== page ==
Applications of statistics in the spectral analysis of time-varying systems
Davall, P. W. (1975) Applications of statistics in the spectral analysis of time-varying systems. PhD thesis, University of Warwick.
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Official URL: http://webcat.warwick.ac.uk/record=b1747258~S15
Recent advances in the theory of evolutionary spectral analysis
of time-varying systems has led to a resurgence in the popularity of
frequency domain analysis techniques. Policies for adaptive control
of time-varying systems based on state-space and Liaponov techniques
require an accurate measurement of the system phase variables. Under
inherently noisy conditions, access to the complete system state is
seldom possible, and frequency domain analysis requirinq only input/output measurements has an obvious appeal. The sampling properties
of short-term spectral estimates are of central importance both in
system tracking and in choosing suitable control policies.
Goodman (1957) developed some of the sampling properties
associated with spectral estimates of complex bivariate Gaussian
processes. Akaike (1962-66) extended Goodman's results to multi
input/output linear systems with 'Gaussian input forcing functions.
Both these authors considered the case where the data sequences were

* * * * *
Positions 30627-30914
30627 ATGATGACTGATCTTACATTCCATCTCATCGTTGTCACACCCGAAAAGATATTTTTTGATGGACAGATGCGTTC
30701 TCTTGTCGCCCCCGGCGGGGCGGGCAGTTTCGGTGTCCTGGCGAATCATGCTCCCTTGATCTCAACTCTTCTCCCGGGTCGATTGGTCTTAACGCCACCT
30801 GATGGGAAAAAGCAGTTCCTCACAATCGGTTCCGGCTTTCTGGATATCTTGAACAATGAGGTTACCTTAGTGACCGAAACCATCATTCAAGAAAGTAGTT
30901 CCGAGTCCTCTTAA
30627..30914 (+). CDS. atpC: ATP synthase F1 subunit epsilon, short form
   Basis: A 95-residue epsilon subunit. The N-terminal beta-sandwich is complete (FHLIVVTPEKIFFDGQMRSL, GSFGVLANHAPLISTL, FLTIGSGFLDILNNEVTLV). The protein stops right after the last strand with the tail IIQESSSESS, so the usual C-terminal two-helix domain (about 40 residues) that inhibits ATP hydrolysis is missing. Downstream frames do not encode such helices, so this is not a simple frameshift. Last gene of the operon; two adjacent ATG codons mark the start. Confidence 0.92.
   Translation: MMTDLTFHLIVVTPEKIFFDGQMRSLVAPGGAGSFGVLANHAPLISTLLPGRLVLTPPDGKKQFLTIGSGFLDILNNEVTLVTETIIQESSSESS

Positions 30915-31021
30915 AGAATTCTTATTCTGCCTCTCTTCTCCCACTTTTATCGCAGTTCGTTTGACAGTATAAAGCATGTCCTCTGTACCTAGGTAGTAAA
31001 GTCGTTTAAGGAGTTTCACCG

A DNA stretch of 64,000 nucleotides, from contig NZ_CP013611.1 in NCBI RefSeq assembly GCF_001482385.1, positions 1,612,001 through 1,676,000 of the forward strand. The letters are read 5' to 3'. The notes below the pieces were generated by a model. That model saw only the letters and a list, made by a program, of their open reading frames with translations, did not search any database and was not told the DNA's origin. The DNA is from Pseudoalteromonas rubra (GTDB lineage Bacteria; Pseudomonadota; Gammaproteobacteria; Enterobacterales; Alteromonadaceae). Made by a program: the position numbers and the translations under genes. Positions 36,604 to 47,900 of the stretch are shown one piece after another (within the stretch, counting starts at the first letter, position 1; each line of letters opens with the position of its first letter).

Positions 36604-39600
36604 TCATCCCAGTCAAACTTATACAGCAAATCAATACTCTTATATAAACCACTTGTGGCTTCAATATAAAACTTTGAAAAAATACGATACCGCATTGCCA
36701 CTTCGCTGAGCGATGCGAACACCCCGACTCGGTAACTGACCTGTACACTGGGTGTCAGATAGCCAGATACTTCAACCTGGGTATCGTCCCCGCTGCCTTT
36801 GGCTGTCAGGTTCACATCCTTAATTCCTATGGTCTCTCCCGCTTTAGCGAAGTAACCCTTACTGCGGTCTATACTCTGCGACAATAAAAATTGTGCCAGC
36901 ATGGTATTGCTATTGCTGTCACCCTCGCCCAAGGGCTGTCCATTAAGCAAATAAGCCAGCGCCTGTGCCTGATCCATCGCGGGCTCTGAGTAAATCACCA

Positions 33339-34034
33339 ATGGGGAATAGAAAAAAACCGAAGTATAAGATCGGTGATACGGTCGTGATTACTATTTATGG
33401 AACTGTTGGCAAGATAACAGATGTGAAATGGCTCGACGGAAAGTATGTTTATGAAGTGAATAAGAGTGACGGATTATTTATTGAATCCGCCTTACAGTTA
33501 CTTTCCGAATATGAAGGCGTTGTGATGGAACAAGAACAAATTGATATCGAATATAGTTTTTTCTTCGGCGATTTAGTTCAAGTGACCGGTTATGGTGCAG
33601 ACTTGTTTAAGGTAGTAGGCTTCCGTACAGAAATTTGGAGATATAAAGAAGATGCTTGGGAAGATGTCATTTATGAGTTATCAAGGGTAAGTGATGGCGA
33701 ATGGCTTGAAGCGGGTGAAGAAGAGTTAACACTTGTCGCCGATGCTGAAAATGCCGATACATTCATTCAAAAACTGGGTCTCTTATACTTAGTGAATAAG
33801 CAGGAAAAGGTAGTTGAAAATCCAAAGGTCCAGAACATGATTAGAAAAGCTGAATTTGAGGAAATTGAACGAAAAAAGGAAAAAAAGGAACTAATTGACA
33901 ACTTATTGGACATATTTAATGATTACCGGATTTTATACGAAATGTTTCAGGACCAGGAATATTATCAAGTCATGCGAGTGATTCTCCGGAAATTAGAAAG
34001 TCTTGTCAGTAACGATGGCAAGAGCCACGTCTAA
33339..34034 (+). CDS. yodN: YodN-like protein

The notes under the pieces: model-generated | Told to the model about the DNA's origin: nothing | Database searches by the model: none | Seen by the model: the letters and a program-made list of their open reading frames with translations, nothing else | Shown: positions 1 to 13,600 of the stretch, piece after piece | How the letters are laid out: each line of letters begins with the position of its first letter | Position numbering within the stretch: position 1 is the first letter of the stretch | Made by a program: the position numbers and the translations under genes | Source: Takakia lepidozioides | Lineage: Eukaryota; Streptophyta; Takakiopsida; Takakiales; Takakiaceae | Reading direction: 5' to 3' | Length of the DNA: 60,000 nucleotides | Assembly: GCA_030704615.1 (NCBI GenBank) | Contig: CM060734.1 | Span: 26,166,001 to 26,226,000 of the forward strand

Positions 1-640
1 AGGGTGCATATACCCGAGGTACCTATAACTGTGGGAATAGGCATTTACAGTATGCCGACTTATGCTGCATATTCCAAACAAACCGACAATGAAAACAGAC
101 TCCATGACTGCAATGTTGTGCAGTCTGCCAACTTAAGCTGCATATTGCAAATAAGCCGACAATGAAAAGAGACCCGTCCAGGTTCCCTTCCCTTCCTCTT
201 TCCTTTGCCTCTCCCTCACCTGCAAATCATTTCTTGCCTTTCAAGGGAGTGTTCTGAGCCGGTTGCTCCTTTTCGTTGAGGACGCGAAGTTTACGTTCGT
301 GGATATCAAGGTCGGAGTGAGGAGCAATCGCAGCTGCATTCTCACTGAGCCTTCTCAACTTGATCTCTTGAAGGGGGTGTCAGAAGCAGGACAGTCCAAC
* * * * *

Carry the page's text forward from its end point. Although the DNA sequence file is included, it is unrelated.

This thesis reviews and extends the research of these two
authors with respect to single input/output linear systems.
It is shown that the sampling distributions associated with
spectral estimates of stationary open-loop systems are approximately
valid for a restricted class of non-stationary systems. Two examples
of non-stationary systems are investigated and an adaptive control
technique using input compensation in the frequency domain is
developed on a hydraulic fatigue loading rig. It is shown that
statistical tests developed earlier can successfully identify system variations when estimates are measured in a noisy environment.
The sampling distributions associated with spectral estimates
of closed-loop systems are developed and the results are applied to
the modelling and tracking of the human operator response in a trackinq
task situation, for various input signals.
With regard to future research, it remains to extend the results
for closed-loop systems to the time-varying multi input/output
case. In its full complexity this problem remains intractable but
by considering uncorrelated Gaussian inputs it reduces to determining
the distributions associated with multi-variate complex Gaussian
|Item Type:||Thesis or Dissertation (PhD)|
|Subjects:||Q Science > QA Mathematics|
|Library of Congress Subject Headings (LCSH):||Time-series analysis, Frequency spectra, Gaussian processes, Sampling (Statistics)|
|Official Date:||January 1975|
|Institution:||University of Warwick|
|Theses Department:||School of Engineering|
|Supervisor(s)/Advisor:||Douce, John Leonard|
|Sponsors:||Science Research Council (Great Britain) (SRC)|
|Extent:||vi, 403 p.|
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